I’m usually a Public Beta guy when it comes to iPadOS. While I don’t make most of my money from writing or YouTube, I use my iPad as my preferred computer when I don’t have to write code. Public Beta is usually more stable than what comes before it and that makes it stable enough for me.
Ultimately Stage Manager represents a huge shift in working on an iPad. No longer do I have black bars on the sides of an external monitor. I now have a fullscreen experience with multiple applications available to me on that screen.
iPadOS 16 has allowed me to get more done on my iPad without throwing away the mono-tasking heritage that has made iPadOS feel more productive for me. Yes I have more on a few screens at a time, but it still doesn’t feel cluttered and overwhealming like 5 minutes of operation on macOS does.
I can now see the applications I need to see to get stuff done, without seeing far too much and introducing distraction.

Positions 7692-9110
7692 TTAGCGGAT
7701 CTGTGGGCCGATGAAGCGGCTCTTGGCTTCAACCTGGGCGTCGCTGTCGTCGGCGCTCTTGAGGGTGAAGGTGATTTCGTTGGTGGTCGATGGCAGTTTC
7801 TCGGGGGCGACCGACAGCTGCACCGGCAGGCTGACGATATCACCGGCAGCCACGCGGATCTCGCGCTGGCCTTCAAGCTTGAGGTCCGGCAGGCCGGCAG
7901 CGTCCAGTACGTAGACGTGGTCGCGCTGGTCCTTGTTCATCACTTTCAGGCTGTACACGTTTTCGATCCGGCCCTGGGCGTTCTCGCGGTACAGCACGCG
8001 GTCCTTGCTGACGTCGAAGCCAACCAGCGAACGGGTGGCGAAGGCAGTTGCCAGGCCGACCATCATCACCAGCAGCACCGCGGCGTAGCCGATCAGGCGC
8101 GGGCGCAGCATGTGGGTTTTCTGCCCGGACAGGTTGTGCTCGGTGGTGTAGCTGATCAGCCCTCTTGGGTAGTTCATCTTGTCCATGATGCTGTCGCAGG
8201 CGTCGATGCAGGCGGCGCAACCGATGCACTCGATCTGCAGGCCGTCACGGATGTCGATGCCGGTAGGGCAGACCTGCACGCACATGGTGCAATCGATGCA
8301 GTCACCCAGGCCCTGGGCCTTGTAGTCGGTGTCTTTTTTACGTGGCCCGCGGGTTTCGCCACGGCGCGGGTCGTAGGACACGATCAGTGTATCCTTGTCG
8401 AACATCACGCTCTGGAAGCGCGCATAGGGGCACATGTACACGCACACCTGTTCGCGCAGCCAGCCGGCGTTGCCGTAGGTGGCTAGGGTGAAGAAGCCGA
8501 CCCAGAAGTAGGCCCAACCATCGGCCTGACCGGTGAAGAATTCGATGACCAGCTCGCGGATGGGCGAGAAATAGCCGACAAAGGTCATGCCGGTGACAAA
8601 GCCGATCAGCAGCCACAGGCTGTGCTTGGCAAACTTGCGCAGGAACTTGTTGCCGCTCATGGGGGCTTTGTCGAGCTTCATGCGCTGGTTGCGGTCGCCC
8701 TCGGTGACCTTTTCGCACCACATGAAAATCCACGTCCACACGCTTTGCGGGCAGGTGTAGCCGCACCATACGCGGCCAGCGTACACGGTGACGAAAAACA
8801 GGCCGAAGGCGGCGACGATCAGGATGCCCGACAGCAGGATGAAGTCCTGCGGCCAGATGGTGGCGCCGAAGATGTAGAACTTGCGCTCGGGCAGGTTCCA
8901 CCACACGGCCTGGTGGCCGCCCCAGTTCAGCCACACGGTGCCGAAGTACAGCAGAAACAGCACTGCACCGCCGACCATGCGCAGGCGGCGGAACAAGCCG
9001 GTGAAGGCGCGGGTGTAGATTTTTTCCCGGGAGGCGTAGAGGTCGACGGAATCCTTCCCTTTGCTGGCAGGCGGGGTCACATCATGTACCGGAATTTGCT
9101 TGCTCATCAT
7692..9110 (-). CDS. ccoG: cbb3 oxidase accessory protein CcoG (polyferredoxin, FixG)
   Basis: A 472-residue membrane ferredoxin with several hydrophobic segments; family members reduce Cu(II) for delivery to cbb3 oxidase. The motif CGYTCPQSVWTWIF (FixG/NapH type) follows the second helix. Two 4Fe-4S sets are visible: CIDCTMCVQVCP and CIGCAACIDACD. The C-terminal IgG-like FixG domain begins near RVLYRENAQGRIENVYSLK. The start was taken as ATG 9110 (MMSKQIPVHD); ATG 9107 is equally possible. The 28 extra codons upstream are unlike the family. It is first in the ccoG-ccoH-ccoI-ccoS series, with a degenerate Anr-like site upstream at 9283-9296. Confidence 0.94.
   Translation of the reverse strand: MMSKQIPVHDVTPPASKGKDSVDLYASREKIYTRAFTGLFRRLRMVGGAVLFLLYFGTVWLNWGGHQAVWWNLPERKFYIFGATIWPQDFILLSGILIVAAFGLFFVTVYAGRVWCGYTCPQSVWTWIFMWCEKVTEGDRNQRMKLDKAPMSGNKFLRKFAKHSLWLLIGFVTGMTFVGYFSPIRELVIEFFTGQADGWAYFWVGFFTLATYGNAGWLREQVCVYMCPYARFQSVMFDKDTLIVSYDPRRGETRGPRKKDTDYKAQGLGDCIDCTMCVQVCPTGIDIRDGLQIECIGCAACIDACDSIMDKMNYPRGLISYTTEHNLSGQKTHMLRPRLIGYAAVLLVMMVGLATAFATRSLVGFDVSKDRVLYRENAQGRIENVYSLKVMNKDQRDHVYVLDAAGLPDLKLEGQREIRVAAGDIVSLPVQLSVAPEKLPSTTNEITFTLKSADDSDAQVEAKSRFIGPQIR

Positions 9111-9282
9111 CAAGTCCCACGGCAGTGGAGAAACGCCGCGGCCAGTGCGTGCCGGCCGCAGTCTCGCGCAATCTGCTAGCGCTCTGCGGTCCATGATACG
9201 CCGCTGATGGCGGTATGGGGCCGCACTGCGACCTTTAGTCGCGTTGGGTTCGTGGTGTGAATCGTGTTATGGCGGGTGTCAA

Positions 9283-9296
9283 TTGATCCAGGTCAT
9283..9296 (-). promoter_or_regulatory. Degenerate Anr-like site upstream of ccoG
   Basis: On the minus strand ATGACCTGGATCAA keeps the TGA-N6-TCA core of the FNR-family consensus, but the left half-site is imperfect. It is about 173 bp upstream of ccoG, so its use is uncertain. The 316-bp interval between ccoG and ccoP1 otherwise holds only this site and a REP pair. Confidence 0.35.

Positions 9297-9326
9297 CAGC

So let’s dive into my current Stage Manager setup.
My Physical Setup
After 10+ years of service my first “fancy” monitor has died so I don’t have a way currently to setup a dedicated multi-screen iPad station. This means I’m stealing one of my 2 LG UL500 monitors from my Mac Studio when I want to work with my iPad with a second screen. I’m currently runnig the iPad through a Kingston Nucleum USB C hub, though I have a CalDigit Thunderbolt 4 dock coming. Once that dock comes it will free up one of my other Thunderbolt 4 hubs to use at my desk.
Yes that leaves me using the Magic Keyboard as the iPad keyboard. Yes I’d prefer to use one of my mechanical keyboards and my VESA setup because the typing is better as are the ergonomics. At some point I’ll purchase a third LG monitor and a new desk to build my ideal iPad workstation.
I’ve looked at KVM switches as well and if I wasn’t going to build a dedicated station I’d get one, but decent KVM switches are 50% of the cost of the monitor I’m going to purchase so…that seems like a waste of money.
For now, the benefits of proper second screen support far outweigh the inconvienence of pushing a keyboard to the side to fit my iPad on the desk.